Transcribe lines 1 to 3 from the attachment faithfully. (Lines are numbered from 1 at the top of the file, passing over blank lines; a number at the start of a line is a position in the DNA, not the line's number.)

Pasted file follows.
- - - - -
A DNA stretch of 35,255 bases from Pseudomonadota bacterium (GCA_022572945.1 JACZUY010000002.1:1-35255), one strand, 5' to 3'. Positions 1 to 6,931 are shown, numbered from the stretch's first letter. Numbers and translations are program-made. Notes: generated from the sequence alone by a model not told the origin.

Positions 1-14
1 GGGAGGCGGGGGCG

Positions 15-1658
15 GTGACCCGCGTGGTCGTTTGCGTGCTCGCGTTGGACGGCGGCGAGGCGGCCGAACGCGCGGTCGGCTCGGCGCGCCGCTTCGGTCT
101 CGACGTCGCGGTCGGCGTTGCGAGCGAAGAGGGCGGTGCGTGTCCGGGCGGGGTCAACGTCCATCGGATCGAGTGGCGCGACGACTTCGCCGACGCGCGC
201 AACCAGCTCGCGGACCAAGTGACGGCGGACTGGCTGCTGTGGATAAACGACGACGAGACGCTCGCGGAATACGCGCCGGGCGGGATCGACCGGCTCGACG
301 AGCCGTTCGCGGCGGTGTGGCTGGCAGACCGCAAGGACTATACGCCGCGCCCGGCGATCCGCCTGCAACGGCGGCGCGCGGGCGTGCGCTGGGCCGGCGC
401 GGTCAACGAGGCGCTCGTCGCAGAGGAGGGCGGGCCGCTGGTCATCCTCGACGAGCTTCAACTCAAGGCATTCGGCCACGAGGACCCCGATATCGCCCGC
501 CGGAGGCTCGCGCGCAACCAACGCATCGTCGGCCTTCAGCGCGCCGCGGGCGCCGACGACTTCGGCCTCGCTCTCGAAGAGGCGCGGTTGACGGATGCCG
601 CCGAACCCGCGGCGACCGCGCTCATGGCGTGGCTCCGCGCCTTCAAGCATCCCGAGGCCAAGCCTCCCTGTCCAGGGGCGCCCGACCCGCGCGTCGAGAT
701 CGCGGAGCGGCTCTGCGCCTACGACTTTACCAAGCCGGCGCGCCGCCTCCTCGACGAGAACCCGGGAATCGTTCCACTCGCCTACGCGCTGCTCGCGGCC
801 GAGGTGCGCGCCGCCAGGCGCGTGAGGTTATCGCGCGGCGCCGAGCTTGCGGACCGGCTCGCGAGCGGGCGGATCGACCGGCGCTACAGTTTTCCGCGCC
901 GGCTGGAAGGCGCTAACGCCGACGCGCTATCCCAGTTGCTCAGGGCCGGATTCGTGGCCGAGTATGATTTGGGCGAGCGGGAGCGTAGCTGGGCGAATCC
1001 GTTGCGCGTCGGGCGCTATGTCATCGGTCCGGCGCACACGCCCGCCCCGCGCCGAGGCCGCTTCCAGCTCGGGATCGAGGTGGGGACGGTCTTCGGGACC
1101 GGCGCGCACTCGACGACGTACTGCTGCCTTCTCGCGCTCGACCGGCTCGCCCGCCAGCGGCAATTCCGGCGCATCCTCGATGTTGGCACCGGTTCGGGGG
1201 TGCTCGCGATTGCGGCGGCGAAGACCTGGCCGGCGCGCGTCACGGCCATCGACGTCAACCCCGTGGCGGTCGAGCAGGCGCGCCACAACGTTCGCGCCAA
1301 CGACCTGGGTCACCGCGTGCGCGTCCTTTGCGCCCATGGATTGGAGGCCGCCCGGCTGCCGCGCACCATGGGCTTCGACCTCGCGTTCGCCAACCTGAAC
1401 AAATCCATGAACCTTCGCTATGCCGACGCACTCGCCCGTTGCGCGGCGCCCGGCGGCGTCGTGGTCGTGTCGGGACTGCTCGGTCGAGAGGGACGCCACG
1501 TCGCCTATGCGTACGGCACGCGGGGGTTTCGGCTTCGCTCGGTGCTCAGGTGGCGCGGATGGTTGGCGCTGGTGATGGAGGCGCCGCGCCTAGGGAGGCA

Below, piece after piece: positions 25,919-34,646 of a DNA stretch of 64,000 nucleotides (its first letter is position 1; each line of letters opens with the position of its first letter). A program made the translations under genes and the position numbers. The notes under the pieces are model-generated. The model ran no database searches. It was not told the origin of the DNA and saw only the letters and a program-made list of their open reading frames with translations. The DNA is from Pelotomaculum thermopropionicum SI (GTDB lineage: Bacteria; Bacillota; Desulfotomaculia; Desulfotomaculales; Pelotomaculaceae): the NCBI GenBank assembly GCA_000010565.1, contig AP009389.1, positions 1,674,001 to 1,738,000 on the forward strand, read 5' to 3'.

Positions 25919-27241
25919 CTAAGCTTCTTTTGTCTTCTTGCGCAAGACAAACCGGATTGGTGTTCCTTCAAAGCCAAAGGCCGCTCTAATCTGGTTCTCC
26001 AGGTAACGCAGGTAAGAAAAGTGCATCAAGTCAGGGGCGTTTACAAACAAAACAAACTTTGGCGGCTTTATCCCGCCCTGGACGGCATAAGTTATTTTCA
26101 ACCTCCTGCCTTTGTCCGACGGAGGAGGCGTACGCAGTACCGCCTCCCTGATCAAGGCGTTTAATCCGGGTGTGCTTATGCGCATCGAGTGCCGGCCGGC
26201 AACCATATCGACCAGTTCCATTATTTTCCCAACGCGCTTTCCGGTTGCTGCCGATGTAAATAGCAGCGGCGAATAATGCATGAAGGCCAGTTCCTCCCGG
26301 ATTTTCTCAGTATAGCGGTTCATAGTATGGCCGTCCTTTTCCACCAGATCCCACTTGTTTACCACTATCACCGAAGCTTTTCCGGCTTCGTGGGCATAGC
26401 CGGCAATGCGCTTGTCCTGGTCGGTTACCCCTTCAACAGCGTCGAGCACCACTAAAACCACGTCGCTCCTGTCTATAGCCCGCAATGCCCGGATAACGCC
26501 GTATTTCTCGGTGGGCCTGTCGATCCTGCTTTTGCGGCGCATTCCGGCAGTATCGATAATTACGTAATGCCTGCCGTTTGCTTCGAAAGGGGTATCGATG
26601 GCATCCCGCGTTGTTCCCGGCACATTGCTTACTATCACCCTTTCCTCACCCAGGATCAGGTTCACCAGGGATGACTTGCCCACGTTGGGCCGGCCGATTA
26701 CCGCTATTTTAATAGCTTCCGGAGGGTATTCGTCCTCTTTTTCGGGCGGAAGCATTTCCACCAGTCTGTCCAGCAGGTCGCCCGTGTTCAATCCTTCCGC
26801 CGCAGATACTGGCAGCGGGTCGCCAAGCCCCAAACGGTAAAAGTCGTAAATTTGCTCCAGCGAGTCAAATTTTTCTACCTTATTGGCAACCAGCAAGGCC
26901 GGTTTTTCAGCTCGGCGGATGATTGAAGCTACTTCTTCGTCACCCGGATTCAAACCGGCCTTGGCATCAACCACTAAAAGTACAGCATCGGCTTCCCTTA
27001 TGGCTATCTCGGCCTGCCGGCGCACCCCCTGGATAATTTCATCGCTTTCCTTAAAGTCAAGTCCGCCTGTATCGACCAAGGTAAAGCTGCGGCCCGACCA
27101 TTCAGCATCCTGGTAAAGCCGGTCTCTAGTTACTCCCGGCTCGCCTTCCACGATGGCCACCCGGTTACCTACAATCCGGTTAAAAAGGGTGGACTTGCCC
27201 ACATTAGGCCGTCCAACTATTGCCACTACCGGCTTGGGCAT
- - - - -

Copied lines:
A DNA stretch of 35,255 bases from Pseudomonadota bacterium (GCA_022572945.1 JACZUY010000002.1:1-35255), one strand, 5' to 3'. Positions 1 to 6,931 are shown, numbered from the stretch's first letter. Numbers and translations are program-made. Notes: generated from the sequence alone by a model not told the origin.

Positions 1-14
1 GGGAGGCGGGGGCG